MS = metabolic syndrome; BMI = body mass index; BP = blood pressure; TG = triglyceride; HDL-C = high-density lipoprotein cholesterol; LDL-C = low-density lipoprotein cholesterol; FBG = fasting blood glucose; HOMA-IR = the homeostatic model assessment of insulin resistance; hs-CRP = high sensitivity C-reactive protein; IL-6 = interleukin-6.

*HOMA-IR was calculated only for non-diabetic patients (n = 276).

The prevalence of angiographic CAD and multivessel disease is higher in patients with MS (Table 3). Moreover, patients with MS had more severe CAD as assessed by the Gensini score (20.7 ± 27.7 vs. 13.3 ± 20.4, p = 0.004). However, clinical presentation of CAD was not significantly different between the two groups.
Table 3

Clinical presentation, angiographic diagnosis, and severity of coronary artery disease according to presence of metabolic syndrome

Parameters

Without MS (N = 185)

With MS (N = 178)

p value

UA

35 (19%)

46 (26%)

0.072

Angiographic CAD

76 (41%)

98 (55%)

0.008

MVD

36 (20%)

56 (32%)

0.009

Gensini score

13.3 ± 20.4

20.7 ± 27.7

0.004

MS = metabolic syndrome; UA = unstable angina; CAD = coronary artery disease; MVD = multi-vessel disease.

When patients were divided into four subgroups according to MS score, IL-6 levels and CAD severity assessed by Gensini score tended to increase as MS score increased (Table 4). Serum resistin tended to increase with MS score, but this trend was not significant. In contrast, adiponectin levels significantly decreased as MS score increased. However, hs-CRP was not significantly different among the four subgroups.
Table 4

Inflammatory markers, adipokines, and severity of angiographic coronary artery disease according to metabolic syndrome score

Parameters

MS scores

p value

0,1(n = 95)

2(n = 90)

3(n = 104)

4,5(n = 74)

hs-CRP (mg/L)

5.8 ± 14.3

5.0 ± 13.1

5.2 ± 15.4

7.3 ± 19.8

0.827

IL-6 (pg/mL)

2.0 ± 2.8

2.6 ± 4.4

2.4 ± 3.5

4.0 ± 6.5

0.024

Resistin (ng/mL)

5.7 ± 4.1

6.0 ± 3.4

6.6 ± 5.0

7.8 ± 9.1

0.077

Adiponectin (μg/mL)

8.4 ± 6.7

6.6 ± 4.2

6.2 ± 5.1

5.3 ± 4.2

0.001

Gensini score

9.4 ± 16.8

17.4 ± 22.9

18.9 ± 24.8

23.1 ± 31.3

0.002

MS = metabolic syndrome; hs-CRP = high sensitivity C-reactive protein; IL-6 = interleukin-6.

When the subjects were divided into two groups according to the presence of DM, the relationships of IL-6, adiponectin, and Gensini score with MS score were maintained in patients without DM. In diabetic patients, however, there was no significant relationship between these parameters and MS score (Figure 1).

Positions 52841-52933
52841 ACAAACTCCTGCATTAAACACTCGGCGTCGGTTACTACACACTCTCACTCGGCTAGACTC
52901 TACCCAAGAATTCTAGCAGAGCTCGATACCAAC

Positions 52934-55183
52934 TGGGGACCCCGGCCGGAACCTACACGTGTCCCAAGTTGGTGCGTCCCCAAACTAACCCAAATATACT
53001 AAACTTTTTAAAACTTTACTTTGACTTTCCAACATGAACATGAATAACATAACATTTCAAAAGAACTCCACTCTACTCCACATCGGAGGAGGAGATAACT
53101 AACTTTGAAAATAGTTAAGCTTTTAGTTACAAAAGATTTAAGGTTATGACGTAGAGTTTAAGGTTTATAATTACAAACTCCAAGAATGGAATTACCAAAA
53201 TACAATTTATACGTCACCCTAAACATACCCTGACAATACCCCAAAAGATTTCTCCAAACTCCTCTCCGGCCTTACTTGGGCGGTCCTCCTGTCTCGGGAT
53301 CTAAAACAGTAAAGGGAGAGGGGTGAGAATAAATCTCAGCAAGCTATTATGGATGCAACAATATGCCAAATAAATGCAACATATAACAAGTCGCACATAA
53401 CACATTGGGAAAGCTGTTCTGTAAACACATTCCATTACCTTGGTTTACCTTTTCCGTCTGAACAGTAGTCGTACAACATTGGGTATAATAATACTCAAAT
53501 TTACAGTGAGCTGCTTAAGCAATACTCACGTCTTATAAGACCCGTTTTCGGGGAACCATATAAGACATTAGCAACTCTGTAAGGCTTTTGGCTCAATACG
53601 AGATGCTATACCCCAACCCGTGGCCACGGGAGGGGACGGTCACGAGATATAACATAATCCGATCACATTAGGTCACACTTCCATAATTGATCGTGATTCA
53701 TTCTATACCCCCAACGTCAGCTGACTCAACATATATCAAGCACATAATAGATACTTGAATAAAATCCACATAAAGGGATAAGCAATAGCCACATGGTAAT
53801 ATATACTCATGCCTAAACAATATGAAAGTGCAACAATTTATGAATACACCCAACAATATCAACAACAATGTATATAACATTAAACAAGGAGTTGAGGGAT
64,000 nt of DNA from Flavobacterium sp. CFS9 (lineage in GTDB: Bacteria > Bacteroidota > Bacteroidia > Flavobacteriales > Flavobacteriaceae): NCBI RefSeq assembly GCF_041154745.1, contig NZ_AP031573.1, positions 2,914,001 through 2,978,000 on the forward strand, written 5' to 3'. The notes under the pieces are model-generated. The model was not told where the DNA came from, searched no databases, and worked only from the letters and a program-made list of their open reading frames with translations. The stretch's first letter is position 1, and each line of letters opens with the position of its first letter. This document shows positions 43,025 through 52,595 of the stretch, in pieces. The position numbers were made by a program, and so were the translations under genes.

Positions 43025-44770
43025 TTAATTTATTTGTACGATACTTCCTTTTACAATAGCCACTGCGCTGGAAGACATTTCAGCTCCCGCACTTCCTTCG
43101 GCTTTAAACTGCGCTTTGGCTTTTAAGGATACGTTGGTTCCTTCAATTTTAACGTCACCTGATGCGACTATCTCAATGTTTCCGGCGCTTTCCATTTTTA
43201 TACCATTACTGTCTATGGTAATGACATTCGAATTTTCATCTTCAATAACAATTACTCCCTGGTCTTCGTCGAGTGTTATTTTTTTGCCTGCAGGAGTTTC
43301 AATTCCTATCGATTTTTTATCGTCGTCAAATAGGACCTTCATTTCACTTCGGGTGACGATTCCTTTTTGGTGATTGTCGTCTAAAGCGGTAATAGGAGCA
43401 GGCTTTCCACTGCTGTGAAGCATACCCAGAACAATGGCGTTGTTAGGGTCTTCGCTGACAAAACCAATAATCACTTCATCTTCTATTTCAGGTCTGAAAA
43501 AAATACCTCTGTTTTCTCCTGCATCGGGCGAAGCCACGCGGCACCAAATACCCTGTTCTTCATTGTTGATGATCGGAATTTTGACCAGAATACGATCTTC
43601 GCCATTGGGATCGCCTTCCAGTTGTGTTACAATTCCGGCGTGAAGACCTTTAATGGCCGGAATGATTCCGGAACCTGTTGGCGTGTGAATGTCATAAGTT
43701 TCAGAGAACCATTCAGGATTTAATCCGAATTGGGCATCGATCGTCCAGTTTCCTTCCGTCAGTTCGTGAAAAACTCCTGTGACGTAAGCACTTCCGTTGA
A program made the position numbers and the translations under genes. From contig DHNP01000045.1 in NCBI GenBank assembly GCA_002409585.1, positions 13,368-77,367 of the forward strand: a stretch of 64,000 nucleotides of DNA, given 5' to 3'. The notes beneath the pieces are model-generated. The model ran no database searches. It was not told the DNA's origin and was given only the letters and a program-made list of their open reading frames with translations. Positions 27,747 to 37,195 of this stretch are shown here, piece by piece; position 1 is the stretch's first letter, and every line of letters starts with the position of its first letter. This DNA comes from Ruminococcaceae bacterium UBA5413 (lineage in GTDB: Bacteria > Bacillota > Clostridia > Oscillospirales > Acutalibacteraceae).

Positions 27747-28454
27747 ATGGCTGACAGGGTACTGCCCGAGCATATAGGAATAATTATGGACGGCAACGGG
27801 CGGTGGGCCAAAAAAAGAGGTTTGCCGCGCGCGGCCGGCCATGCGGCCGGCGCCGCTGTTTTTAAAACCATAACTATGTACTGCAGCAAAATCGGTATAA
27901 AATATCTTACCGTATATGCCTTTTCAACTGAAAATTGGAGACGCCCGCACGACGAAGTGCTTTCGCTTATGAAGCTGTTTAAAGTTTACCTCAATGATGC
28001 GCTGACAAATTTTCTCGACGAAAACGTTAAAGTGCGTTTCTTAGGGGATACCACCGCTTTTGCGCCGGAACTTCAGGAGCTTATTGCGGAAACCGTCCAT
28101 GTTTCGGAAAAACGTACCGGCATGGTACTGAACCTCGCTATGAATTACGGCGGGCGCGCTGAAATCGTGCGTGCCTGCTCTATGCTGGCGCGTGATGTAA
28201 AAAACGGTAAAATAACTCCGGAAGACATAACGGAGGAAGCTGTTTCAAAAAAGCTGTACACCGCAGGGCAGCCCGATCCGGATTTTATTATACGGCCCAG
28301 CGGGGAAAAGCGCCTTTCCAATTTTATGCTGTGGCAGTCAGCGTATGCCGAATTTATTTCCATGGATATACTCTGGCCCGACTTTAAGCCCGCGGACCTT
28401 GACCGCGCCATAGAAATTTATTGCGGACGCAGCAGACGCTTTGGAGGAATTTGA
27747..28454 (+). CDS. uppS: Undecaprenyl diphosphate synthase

https://static-content.springer.com/image/art%3A10.1186%2F1475-2840-12-140/MediaObjects/12933_2013_Article_727_Fig1_HTML.jpg
Figure 1

Relation of metabolic syndrome score with interleukin-6 (A), adiponectin (B), and Gensini score (C) according to the presence of diabetes. Data are expressed as mean ± standard deviation. DM, diabetes mellitus; IL-6, interleukin-6. *p < 0.05 vs. metabolic syndrome (MS) scores 4, 5 group; †p < 0.05 vs. MS score 3 group; ‡p < 0.001 vs. MS score 4, 5 group.

Various clinical and biochemical parameters including traditional CAD risk factors, inflammatory markers, adipokines, and MS score were analyzed for prediction of angiographic CAD. When a multivariate logistic regression analysis was performed, age, smoking, DM, MS score, and adiponectin independently predicted angiographic CAD in the entire population (Table 5). These analyses were then performed in subgroups according to presence of DM. Age, smoking, and MS score were still independent predictors for angiographic CAD in patients without DM. However, age is the only predictor for angiographic CAD in patients with DM (Table 6).
Table 5

Multiple clinical and biochemical parameters as determinants of angiographic coronary artery disease in multivariate logistic regression analysis

Parameters

Odds ratio (95% CI)

p value

Age (per yr)

1.046 (1.018 – 1.074)

0.001

Smoking (yes)

4.155 (1.763 – 9.791)

0.001

Hypertension (yes)

0.661 (0.338 – 1.292)

0.661

Diabetes mellitus (yes)

2.290 (1.166 – 4.499)

0.016

Dyslipidemia (yes)

1.507 (0.746 – 3.045)

0.253

MS score (per 1 point)

1.452 (1.109 – 1.901)

0.007

hs-CRP (per doubling)

1.052 (0.862 – 1.284)

0.619

IL-6 (per doubling)

1.064 (0.781– 1.450)

0.695

Resistin (per doubling)

1.023 (0.669 – 1.565)

0.916

Adiponectin (per doubling)

0.683 (0.469 – 0.995)

0.047

MS = metabolic syndrome; hs-CRP = high sensitivity C-reactive protein; IL-6 = interleukin-6; CI = confidence interval.

Table 6

Multivariate regression analysis for the prediction of angiographic coronary artery disease in subgroups according to the presence of diabetes

 

Subjects without DM (n = 276)

Subjects with DM (n = 87)

Parameters

Odds ratio (95% CI)

p value

Odds ratio (95% CI)

p value

Age (per yr)

1.043 (1.012 – 1.075)

0.006

1.079 (1.003 – 1.161)

0.041

Smoking (yes)

3.843 (1.514 – 9.753)

0.005

9.428 (0.803 – 110.639)

0.074

Hypertension (yes)

0.659 (0.311 – 1.397)

0.277

0.442 (0.079 – 2.464)

0.352

Dyslipidemia (yes)

1.210 (0.547 – 2.680)

0.638

5.860 (0.625 – 54.969)

0.122

MS score (per 1 point)

1.461 (1.078 – 1.981)

0.015

1.598 (0.788 – 3.238)

0.193

hs-CRP (per doubling)

1.066 (0.852 – 1.333)

0.577

0.929 (0.578 – 1.492)

0.759

IL-6 (per doubling)

1.087 (0.760 – 1.555)

0.648

1.063 (0.557 – 2.030)

0.853

Resistin (per doubling)

0.990 (0.610 – 1.609)

0.969

1.195 (0.469 – 3.043)

0.709

Adiponectin (per doubling)

0.646 (0.417 – 1.001)

0.051

0.985 (0.424 – 2.290)

0.972

MS = metabolic syndrome; hs-CRP = high sensitivity C-reactive protein; IL-6 = interleukin-6; DM = diabetes mellitus; CI = confidence interval.

Discussion